Water’s boiling point is so high because it holds the memory of being ice in its hydrogen bonds. If water boiled at a lower temperature, life on earth would be something else entirely. Molecular memory: rivers that never forget their place. Lapis lazuli sediment on the skull of a nun-scribe.
A bilateral fracture, two fissures in space-time.
I flit through different moments, none more relevant than the rest. A nostalgia for re-living what is to come: remembering when I see a strange light on the beach that one day I will follow the path of a river on Mars while in the tenth century I lick my pen and trace an ocean-blue line on the page of a manuscript.
A subterranean current links me to my mother’s body, to my grandmother’s body. My losses are theirs too. The lineage snaps. I can’t remember all of my great grandmothers’ names. Water carries away the calcium of our bones, bringing it back to the sea.
Our ancestors speak the language of fossils.
The voices of the fish sustain their gentle tone through the aeons. They become waves on the smooth surface of a lake.
Anastomosis. Braided rivers, bronchial tree. Some fractures arise twenty years out of time. A hydrogen iceberg, the path of a failed star plying the universe: each of my memories a revision of the one that came before.
The crunch of my broken arms and the cluster of periwinkle eggs I accidentally squashed one summer day as I dove between the pier pilings.
I never swam there again, but the damage was done.
Martha Riva Palacio Obón’s work centers on the interweaving of the personal and planetary forces of being alive. She places herself on a continuum of geological time, in which each memory links her to the ebb and flow of her own history and future along with those of the natural world, asking the question of how these processes and entanglements make a person who they are.
In Martha’s work we see (and hear, in the accompanying sound essay) these same deeply personal themes being interrogated through different images and media. A family history projected through the prism of the endless journey of the calcium in our bones, of the ripples of memory, friendship, lineage. Of the sound of a single cricket translated into different frequencies and rhythms to become the song of a school of fish. Both text and sound submerge the reader, the listener, in the eternal music of the planet: chirp, wave, glow, snap, bubble, gasp, crunch, weep, repeat.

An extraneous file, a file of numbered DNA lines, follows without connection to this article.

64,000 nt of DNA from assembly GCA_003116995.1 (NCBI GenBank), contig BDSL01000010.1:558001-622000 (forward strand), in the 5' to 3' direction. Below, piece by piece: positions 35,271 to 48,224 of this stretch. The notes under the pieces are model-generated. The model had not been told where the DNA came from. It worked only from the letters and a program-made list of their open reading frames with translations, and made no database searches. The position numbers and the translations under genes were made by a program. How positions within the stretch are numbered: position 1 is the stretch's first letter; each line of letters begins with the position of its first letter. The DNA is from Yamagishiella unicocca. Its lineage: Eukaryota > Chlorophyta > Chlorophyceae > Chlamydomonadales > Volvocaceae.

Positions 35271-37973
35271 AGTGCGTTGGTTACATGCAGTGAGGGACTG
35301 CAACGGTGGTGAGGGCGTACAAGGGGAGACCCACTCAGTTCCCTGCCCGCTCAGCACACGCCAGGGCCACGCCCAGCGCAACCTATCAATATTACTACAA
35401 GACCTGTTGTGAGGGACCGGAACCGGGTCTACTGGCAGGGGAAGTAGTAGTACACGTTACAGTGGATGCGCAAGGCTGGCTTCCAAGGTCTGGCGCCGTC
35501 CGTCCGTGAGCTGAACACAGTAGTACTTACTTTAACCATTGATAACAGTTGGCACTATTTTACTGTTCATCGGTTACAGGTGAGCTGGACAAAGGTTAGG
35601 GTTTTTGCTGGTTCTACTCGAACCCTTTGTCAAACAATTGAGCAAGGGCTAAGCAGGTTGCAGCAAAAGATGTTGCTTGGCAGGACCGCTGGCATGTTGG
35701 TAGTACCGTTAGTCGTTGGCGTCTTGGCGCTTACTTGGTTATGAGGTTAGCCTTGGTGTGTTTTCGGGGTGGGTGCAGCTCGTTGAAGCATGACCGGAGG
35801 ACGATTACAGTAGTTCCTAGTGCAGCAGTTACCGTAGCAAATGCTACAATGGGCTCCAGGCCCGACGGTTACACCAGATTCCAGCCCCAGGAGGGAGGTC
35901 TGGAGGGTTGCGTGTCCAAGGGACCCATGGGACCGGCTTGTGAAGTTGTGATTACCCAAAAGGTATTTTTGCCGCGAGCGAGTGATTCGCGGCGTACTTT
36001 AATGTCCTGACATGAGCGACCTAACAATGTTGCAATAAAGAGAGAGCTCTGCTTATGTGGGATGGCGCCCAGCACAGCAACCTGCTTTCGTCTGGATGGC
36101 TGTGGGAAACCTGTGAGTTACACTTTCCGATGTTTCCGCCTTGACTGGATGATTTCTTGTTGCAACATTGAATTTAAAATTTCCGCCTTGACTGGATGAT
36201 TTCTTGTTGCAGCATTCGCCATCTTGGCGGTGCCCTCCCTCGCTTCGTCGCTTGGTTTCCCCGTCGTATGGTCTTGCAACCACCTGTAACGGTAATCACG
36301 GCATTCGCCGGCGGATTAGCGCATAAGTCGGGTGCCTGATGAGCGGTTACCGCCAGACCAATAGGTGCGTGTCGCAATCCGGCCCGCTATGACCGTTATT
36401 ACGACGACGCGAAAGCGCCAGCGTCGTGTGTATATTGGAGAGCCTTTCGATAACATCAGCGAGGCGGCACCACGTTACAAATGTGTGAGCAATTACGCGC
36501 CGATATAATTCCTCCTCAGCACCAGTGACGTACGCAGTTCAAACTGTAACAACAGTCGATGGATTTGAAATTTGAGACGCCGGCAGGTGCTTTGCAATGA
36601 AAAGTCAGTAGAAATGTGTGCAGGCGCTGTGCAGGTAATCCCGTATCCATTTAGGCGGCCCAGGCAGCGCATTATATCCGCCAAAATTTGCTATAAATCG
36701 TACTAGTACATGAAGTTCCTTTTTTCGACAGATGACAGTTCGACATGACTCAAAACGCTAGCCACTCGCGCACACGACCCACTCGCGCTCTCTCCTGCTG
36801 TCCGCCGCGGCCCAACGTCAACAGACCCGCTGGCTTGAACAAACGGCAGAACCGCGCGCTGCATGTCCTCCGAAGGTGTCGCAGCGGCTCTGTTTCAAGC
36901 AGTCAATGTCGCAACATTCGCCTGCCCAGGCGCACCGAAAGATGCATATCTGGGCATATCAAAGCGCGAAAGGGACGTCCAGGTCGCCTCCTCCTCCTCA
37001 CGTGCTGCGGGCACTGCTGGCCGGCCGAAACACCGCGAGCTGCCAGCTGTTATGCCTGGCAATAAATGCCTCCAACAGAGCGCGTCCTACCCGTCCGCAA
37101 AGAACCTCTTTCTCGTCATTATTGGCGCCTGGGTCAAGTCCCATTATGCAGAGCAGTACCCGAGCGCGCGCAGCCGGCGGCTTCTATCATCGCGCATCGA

Translating an essay like this makes me think about the processes of change—breakage, replacement, loss, and growth. Martha’s work is already a translation of memory into image and sound. What new associations arise when a story is told in another language? What happens to metaphor, to memory? Are they the same? What new ripples and fractures are produced when images and memories are funneled through new linguistic pathways? At what point does a thing—an object, a feeling, a person, a story—become something else? Which version is more real?
Martha Riva Palacio Obón is a Mexican sound artist and author of novels, poetry, and stories for children and adults. She won the 2014 Premio Hispanoamericano de Poesía para Niños for her illustrated poetry book Lunática, as well as the 2011 Premio Barco de Vapor for Las sirenas sueñan con trilobites (which was also selected in 2013 for the White Ravens International Children’s Library Catalog and will be published in English by Bloomsbury in 2023). Her short story “Biography of Algae” was published by Strange Horizons in 2020. She is currently at work on a collection of personal essays.
Will Morningstar is a freelance editor and translator from Boston whose translation work has appeared in Two Lines, Latin American Literature Today, Strange Horizons, and the Massachusetts Review, as well as in museums and cultural institutions throughout Spain.